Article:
A vote to leave the European Union this month could cost the UKâ€™s tourismÂ industry as much as ÂŁ4 billion a year in international tourist spending alone.
According to newÂ research* published by global travel deals publisher Travelzoo, a third ofÂ travellers from Germany, Italy and Spain â€" and a quarter from France â€" say they would be less inclinedÂ to travel to the UK in the event of a Leave vote. Four in 10 respondents from EU countries also worryÂ that Brexit could make UK holidays more expensive.
Sentiment among the four largest European Union nations (France, Germany, Italy and Spain) is that the UK should stay in the EU, with just under 70% in the Remain camp. In spite of this, respondentsÂ from some nations â€" notably France â€" believe that leaving the EU could make the UK a saferÂ destination for holidays.
Although almost 75% of the UKâ€™s international visitors come from within the EU, even respondents fromÂ further afield (10% of those from Canada and 12% from the US) stated they would be less likely toÂ come to a post-Brexit UK.Â
Holidays for British tourists in Europe, meanwhile, could become more expensive if the sentimentÂ expressed by some of our neighbours in France and Spain becomes more widespread: 40 per cent ofÂ respondents from these countries feel it would be fair to impose higher fees, such as a hiked city tax,Â on British visitors, if the UK votes Leave on June 23.Â
UK travellers have their own concerns regarding the impact Brexit could have on the cost of theirÂ holiday. Over a quarter (28%) are concerned that withdrawal from the EU could lead to more exensiveÂ holidays for them, while 56% are worried that Brexit would reduce the ease and flexibility with whichÂ British nationals can currently travel inside the EU.
Other UK tourist concerns include:
- The price of holiday insurance â€" 25% are worried that the price of holiday insurance would goÂ up, and 20% worry that their holiday protection cover would be impacted if they were no longerÂ entitled to a European Health Insurance Card
- The cost of mobile roaming â€" 24% are concerned that roaming charges will increase if BritainÂ is no longer governed by European Union roaming regulations
- The impact for UK beaches â€" 22% worry that UK beaches could become more pollutedÂ without strict regulations enforced by the EU
Joel Brandon-Bravo, UK Managing Director of Travelzoo, said: â€śOur neighbours in Europe clearly donâ€™tÂ want the UK to leave the EU, and the impact of this sentiment could translate into a significant drop inÂ bookings to the UK from the largest European countries. When combined with a potential loss of moreÂ than 10 per cent of visitors from North America, as indicated in our research, itâ€™s clear that Brexit couldÂ be very bad news for the UKâ€™s domestic tourism industry. Similarly, UK consumers looking to travelÂ abroad also have concerns about Brexit impacting the outbound tourism industry.â€ť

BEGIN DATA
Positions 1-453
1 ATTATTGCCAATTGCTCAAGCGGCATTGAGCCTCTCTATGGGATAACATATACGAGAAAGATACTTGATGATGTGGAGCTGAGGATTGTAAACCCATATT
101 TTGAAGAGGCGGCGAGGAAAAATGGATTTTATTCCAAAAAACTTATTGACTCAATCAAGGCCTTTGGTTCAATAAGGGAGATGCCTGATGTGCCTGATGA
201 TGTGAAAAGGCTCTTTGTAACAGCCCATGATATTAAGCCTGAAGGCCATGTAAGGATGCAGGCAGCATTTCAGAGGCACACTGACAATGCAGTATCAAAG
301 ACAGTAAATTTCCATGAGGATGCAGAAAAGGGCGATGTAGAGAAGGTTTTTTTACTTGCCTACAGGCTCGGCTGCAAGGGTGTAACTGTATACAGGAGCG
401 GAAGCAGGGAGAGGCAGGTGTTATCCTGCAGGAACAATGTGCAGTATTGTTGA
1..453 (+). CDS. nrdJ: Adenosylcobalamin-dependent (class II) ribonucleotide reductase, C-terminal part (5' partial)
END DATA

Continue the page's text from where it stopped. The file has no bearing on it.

John Fletcher, Pro Vice Chancellor at Bournemouth University (one of the top global academicÂ institutions specialising in travel and tourism), concluded: â€śAlthough the impact of Brexit on tourism is aÂ difficult one to predict, given that France, Germany, Italy and Spain make up four of the UKâ€™s top sevenÂ tourist-supplying countries â€" accounting for more than 11 million international visitors annually â€" itâ€™sÂ likely that the net result of Brexit will be significantly negative for the UK economy. While the figuresÂ above reflect only the direct tourism-related economic impacts of voting to leave the EU, if touristÂ spending from overseas visitors did indeed fall by ÂŁ4.1 billion per year, this is likely to reduce HMRCÂ revenue by more than ÂŁ1.1 billion and reduce support for around 63,000 jobs in the UK.Â
â€śEven though a UK exit would take some time to complete, especially as renegotiating our revisedÂ status with Europe could take five to seven years from start to completion, there will be immediateÂ effects created by this uncertainty.â€ť
Other key findings:
- The Travelzoo survey of 3,050 British people indicates 46% believe the UK should stay in theÂ EU, while 40% believe itâ€™s time to leave â€" 14% remain unsure
- Around a third of Italian (33%), Spanish (33%) and German (30%) travellers, and a quarter ofÂ those from France (24%), would be less inclined to travel to the UK in the event of a Leave vote
- 10% of British people admit they have taken the impact of Brexit into consideration whenÂ planning their holiday
- 12% of Americans and 10% of Canadians say if the UK leaves the EU they would be less likelyÂ to travel here. American visitors currently spend more than ÂŁ3 billion a year in the UK
- Interestingly for those in favour of an independent UK, 61% said theyâ€™d be willing to pay moreÂ for their holidays
About the research
Travelzooâ€™s survey was conducted using an online questionnaire in the five largest European UnionÂ member states by population, and the US and Canada. The questionnaire was completed by 4,950Â Travelzoo members across France, Spain, Germany, the US and Canada. For the UK and ItalyÂ Travelzoo commissioned independent research with Atomik Research surveying 2,004 consumers inÂ the UK and 1,003 consumers in Italy.Â Tourist spending figures calculated by Bournemouth University using data from Travelzooâ€™s researchÂ and figures from VisitBritainâ€™s Inbound Tourism Reports: www.visitbritain.org/inbound-tourismperformance